Given the importance of epigenome mapping, one of the goals of the Roadmap program is to support four multi-institutional epigenome mapping centers, which will produce epigenome maps of human cell types of interest in disease. Initially, these centers are working to produce high-resolution maps for just five cell types. These maps will include genomewide methylation data, the acetylation state of 53 histone sites, RNA sequencing data, and DNAseI hypersensitive sites. The centers will also produce less detailed maps for more than 100 human cell types. Tissues examined include breast stem cells, blood primary cells, pancreatic islets, and various cell lines. The mapping center led by Joseph Costello at the University of California, San Francisco, plans to create brain-related reference epigenomes using cells from selected regions of fetal and adult brains, said Ting Wang, Washington University, St. Louis.

Data from the epigenome mapping centers will be coordinated and analyzed at the Epigenomics Data Analysis and Coordination Center, led by Aleksandar Milosavljevic at Baylor College of Medicine, Houston, Texas. As a start, the center released the first version of the Human Epigenome Atlas on May 14, said Cristian Coarfa, also at Baylor College of Medicine. Successive releases will provide more detailed data.

The challenge of cataloguing epigenomic data goes beyond the epigenome maps, however. Researchers would like to integrate epigenomic data with data generated by the Encyclopedia of DNA Elements (ENCODE), an NIH project that seeks to identify every functional element in the human genome. In other words, ENCODE plans to discover the purpose of the vast majority of human DNA code once labeled “junk.” Since all of this regulatory DNA may contain epigenetic marks, the merging of these databases would be powerful.

Importantly, data must be presented in a format that is meaningful to biologists. Mere lists of numbers are not helpful, a computational biologist at the workshop pointed out. In the group discussion, the University of California Santa Cruz Human Genome Browser repeatedly came up as an example of the kind of searchable database that researchers would like to see for epigenomics. The current genome browser is not adequate for epigenetics questions, however. In particular, a database for AD research would need to include pathological and clinical data. Several participants suggested they would like to be able to visualize the 3D structure of networks, as well. Wang, who works on the browser, suggested that these features might be added.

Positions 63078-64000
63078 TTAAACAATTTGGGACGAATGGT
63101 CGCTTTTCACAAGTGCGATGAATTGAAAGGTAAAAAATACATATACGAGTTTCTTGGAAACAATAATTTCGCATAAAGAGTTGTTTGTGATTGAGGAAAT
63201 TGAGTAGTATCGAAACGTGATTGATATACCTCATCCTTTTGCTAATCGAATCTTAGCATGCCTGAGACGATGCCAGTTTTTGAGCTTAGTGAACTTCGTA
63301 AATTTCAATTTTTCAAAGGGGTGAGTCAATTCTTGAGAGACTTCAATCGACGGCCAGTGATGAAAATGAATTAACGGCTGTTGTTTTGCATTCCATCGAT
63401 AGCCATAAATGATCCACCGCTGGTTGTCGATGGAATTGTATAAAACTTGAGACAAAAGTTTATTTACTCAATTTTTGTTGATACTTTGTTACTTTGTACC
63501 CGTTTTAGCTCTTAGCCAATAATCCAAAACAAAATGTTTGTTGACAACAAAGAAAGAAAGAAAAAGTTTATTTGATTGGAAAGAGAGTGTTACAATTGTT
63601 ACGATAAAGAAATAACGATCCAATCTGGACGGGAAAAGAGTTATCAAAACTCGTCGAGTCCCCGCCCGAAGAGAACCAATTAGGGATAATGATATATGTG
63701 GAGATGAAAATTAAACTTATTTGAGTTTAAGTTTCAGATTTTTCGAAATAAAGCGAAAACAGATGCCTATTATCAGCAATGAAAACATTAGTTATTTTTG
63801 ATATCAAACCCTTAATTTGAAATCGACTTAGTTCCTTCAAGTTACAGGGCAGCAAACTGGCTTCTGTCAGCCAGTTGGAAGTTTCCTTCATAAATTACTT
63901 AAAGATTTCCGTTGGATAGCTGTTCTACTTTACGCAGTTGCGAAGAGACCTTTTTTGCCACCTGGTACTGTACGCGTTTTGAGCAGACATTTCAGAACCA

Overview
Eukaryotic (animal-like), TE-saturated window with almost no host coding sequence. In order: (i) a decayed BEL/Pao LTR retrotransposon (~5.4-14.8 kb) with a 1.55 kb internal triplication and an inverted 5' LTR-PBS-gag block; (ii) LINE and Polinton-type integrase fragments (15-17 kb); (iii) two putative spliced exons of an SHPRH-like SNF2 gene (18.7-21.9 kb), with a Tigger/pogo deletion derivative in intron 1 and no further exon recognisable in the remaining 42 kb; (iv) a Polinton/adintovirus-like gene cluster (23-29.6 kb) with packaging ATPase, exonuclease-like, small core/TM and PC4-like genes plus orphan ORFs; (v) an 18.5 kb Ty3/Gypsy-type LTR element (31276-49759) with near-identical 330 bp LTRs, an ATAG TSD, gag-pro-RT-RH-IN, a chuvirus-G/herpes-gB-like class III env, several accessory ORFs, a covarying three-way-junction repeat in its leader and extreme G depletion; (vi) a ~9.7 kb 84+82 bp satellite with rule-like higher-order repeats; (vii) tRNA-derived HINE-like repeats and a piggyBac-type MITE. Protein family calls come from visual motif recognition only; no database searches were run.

Participants also discussed the issue of how to share and compare data meaningfully. Since every experiment uses different methodology, comparisons are problematic. Participants agreed that the field is too new to standardize methods, as it’s not yet clear which methods are best. One member suggested creating standard controls for certain experiments to permit comparisons across studies. The group also discussed the feasibility of forming a consortium for AD epigenetics research. In theory, this would facilitate communication and the sharing of data. The consensus seemed to be, however, that it’s too early for that.

Workshop participants agreed that a concerted effort must go into building a computational foundation that can support not only the new field of epigenomics, but also the integration of epigenomic data with pathological data. To quote one workshop attendee, “The human disease side [of AD] is going to blow this whole thing open in terms of complexity.”—Madolyn Bowman Rogers.

This is Part 3 of a three-part series. See also Part 1 and Part 2. View a PDF of the entire series.

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References

News Citations

  1. The Rodent in Old Age
  2. Overworked HDACs Leave Transcriptional Posts to Push DNA Repair
  3. Bethesda: Dawn of the Epigenetics Era
  4. Bethesda: The Methylated Brain

Paper Citations

  1. . Gene microarrays in hippocampal aging: statistical profiling identifies novel processes correlated with cognitive impairment. J Neurosci. 2003 May 1;23(9):3807-19. PubMed.
  2. . Hippocampal expression analyses reveal selective association of immediate-early, neuroenergetic, and myelinogenic pathways with cognitive impairment in aged rats. J Neurosci. 2007 Mar 21;27(12):3098-110. PubMed.
  3. . Hippocampal and cognitive aging across the lifespan: a bioenergetic shift precedes and increased cholesterol trafficking parallels memory impairment. J Neurosci. 2009 Feb 11;29(6):1805-16. PubMed.
  4. . Aging-related gene expression in hippocampus proper compared with dentate gyrus is selectively associated with metabolic syndrome variables in rhesus monkeys. J Neurosci. 2010 Apr 28;30(17):6058-71. PubMed.
  5. . Deregulation of HDAC1 by p25/Cdk5 in neurotoxicity. Neuron. 2008 Dec 10;60(5):803-17. PubMed.

Other Citations

  1. View a PDF of the entire series

External Citations

  1. epigenome mapping centers
  2. Human Epigenome Atlas
  3. Encyclopedia of DNA Elements (ENCODE)
  4. Human Genome Browser

Further Reading

News

  1. Histone Acetylation: Epigenetic Achilles’ Heel of Memory in Aging
  2. Chaperones Join HDACs on Road to Neutralizing Poly-Q Toxicity
  3. Bethesda: Dawn of the Epigenetics Era
  4. Histone Methyls Solidify Memories
  5. Bethesda: The Methylated Brain